Bea doesn’t respond right away. When she does, she is honest in her response. “My first instinct is to say I’m not leaving. To reassure you that I’m not going anywhere. But of course I can’t guarantee that. I don’t know the future. I can promise you that I have no plans to go anywhere. Kay did leave, and that is really sad. She’s not giving you space to have your feelings, she shut you out. And that hurts. Your mom, not being able to be there emotionally, that feels like she’s left you again, but I really do believe this is part of her process, her journey. That she will be back. You know as well as anyone that healing isn’t a straight path. I don’t see hubby or Rory leaving, they are here. Not everyone is leaving.” 

“I know. I know that healing isn’t a straight path.” The words sound like snapping in my head, angry and annoyed. They come out mumbled and quiet. 

“We talk about patterns of emotion, getting sort of stuck in feeling, and those aren’t helpful feelings. They aren’t authentic, healing expressions of emotion. Does this feel like sadness….like when you cry and it hurts but then you also feel lighter, and better in a way? Or does it feel like a pattern?” 

I don’t know what she is talking about, but it feels like she is saying I don’t really feel sad, or upset, or something, like she thinks it is a habit, like I just need to choose to be okay. I don’t know. I feel myself shutting down, closing her out, feeling upset and hurt. “I don’t know.” I whisper the words, because it seems there is an expectation that I respond, and I’m nothing if a not a good girl who does what is expected. And then I add, “You forget the last part. Everyone will leave.” 

She says something about everyone realizing at some point that they are alone, that it’s like this existential crisis or something. I don’t know. She talks, and I don’t listen. 

Finally, I say, “Let’s just talk about the doctor letter.” 

Bea laughs softly. “Nothing like contemplating why we are here, feeling all alone, talking about existential crisis to make the doctor letter feel like a good topic.” 

I shrug. I don’t have a response. Nothing feels like a good topic. I’m ready to go. I don’t want to be here. 

“I think we should be more grounded before we talk about this,” she says. When I don’t respond, she offers up suggestions for being more present. “Do you want to color while we talk? Do you want to look around the room and name colors you see?”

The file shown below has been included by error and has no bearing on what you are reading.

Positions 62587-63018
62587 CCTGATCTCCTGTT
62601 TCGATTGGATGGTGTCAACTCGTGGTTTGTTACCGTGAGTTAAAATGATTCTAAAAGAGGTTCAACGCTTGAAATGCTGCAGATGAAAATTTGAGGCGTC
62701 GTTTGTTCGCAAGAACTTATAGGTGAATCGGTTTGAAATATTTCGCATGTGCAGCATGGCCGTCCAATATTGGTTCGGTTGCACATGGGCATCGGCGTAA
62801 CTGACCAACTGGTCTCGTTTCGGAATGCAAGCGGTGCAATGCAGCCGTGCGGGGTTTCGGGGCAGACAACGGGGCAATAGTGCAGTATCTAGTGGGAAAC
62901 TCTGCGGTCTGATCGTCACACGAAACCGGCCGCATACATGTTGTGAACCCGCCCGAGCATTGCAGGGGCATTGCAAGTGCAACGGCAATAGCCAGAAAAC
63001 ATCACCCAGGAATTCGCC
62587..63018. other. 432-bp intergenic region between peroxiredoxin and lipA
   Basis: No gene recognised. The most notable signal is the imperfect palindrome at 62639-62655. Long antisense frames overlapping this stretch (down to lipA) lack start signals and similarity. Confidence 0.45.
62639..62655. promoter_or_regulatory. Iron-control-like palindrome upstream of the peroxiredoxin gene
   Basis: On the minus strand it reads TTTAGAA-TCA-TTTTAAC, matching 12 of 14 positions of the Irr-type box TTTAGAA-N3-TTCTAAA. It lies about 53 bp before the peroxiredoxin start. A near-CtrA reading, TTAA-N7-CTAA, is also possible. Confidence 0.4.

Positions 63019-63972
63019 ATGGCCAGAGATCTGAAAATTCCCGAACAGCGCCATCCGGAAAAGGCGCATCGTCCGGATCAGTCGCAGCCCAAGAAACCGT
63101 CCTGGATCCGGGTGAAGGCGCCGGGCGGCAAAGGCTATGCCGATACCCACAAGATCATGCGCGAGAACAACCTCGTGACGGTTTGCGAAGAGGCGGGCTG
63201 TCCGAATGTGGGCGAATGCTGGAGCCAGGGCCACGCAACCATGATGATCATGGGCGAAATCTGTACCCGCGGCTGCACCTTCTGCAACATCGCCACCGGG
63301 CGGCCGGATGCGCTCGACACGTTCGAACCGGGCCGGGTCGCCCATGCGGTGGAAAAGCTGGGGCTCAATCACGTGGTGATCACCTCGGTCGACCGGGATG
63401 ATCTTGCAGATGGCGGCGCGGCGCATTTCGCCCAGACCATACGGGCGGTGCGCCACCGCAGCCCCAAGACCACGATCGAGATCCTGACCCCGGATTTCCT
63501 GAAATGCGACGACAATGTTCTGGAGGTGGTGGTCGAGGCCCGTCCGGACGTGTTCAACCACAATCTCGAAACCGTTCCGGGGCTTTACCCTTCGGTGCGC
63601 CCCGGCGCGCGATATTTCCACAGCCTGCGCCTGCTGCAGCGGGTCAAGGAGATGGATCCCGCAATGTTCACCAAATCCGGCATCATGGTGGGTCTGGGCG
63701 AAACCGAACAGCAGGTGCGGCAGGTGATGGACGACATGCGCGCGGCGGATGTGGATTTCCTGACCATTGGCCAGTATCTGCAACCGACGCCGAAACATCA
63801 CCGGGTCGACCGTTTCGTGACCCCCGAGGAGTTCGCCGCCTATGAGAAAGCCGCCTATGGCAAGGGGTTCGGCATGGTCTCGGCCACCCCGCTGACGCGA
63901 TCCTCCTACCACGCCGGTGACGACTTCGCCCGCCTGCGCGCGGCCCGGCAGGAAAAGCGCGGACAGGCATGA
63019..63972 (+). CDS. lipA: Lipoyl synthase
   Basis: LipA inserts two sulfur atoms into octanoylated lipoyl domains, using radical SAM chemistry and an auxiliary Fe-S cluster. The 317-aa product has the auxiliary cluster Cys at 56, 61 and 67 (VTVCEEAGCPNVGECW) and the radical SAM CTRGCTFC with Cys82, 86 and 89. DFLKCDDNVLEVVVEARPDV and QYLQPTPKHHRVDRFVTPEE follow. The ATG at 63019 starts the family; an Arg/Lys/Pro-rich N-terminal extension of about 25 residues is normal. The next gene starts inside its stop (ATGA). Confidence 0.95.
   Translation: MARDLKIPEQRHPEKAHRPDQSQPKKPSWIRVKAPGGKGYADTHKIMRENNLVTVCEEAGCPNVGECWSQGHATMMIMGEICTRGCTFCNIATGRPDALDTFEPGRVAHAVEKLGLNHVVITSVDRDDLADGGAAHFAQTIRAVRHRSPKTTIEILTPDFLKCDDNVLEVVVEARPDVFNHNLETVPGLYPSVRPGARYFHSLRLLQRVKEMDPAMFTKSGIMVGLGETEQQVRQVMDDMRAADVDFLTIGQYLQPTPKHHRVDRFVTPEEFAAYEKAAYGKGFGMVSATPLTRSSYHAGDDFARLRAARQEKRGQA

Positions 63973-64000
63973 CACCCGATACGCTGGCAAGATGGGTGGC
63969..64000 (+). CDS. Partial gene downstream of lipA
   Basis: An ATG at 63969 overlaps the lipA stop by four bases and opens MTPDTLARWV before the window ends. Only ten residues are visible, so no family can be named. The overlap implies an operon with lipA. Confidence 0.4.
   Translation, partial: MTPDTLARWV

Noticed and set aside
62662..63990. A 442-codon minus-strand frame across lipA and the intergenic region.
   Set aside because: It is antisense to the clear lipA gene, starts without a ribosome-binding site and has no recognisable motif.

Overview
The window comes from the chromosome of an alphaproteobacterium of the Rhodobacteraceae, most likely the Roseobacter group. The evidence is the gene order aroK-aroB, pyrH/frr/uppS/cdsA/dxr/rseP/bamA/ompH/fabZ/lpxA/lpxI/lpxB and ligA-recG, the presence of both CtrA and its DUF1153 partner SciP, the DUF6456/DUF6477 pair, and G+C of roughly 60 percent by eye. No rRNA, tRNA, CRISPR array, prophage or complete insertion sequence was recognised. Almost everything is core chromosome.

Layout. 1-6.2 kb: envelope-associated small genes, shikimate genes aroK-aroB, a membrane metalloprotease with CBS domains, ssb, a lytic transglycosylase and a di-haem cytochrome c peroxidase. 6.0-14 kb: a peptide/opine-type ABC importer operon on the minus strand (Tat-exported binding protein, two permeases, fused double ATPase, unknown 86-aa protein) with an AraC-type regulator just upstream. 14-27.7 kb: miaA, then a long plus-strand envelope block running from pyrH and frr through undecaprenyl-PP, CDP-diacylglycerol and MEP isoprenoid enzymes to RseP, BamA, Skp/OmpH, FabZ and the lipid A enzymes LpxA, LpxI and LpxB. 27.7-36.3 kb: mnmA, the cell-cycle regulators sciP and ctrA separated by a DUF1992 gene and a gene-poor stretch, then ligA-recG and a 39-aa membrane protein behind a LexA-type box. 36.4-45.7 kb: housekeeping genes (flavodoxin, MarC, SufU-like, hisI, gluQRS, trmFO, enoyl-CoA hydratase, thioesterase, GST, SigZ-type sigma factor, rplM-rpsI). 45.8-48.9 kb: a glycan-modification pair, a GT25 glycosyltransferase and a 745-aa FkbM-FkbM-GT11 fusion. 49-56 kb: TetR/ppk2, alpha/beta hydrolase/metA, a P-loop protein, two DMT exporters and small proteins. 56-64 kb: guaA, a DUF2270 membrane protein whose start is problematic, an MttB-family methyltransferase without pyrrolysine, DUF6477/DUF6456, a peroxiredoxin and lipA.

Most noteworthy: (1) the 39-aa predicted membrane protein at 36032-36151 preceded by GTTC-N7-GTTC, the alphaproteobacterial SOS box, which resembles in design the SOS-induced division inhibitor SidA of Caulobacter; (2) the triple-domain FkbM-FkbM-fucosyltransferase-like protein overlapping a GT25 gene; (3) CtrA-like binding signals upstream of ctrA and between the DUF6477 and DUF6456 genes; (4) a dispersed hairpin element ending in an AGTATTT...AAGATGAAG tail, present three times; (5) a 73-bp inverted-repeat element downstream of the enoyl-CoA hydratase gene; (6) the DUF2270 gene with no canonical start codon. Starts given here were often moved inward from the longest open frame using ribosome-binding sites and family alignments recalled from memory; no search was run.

I don’t want to do anything. I want to leave. “I’m okay. I’m fine,” I tell her. 

She doesn’t say anything right away. Then she says, “Okay.” But it doesn’t sound like she believes it. It sounds more like she has chosen to pick her battles, and she is isn’t going to push this right now. 

“Both letters are good,” Bea starts off the conversation. “You know your doctor and you know how she will respond to each.” 

“She isn’t…I don’t know. She’s just real. Like you are real, Kay…Kay was real.” 

“And you said she runs late a lot, right? Because she takes the time people need?” 

I nod. It’s true. I chose this doctor a long time ago because she’s real, she’s very caring and real. She’s also really smart, but not in a way that she talks down to people. She has always behaved like we are equals, until I behaved like a child. Ugh. 

“My doctor, I would be very boundaried and clinical with her. She’s not warm and fuzzy, she’s a ‘just the facts’ kind of person. But, my old doctor, I would have told her more, she was warm and it would have felt safe to give her more information.” 

“I don’t want to tell anyone anything!” The words slip out. 

“I know. I know. The choice is to find a new doctor, or tell this doctor something.” Bea says matter of factly.

We circle around, and around. I feel myself getting angrier and angrier. I’m mad at Bea. I want her to shut up, to stop talking to just leave it alone. “I don’t know what’s wrong with me,” I tell her. I mean that I don’t know why I am reacting this way, why I am feeling so mad at her when all I want is to feel close to her, to feel not alone. 

“What do you mean?” She asks me. 

“Nothing. I don’t know.”

At one point she tells me I can tell my doctor what I need. I mumble that what I need is for this to not be real, for no one to make me talk to anyone, for this to not have happened. She doesn’t hear me, and so she asks me what I said. 

“It doesn’t matter,” I say. 

“I think it does matter.”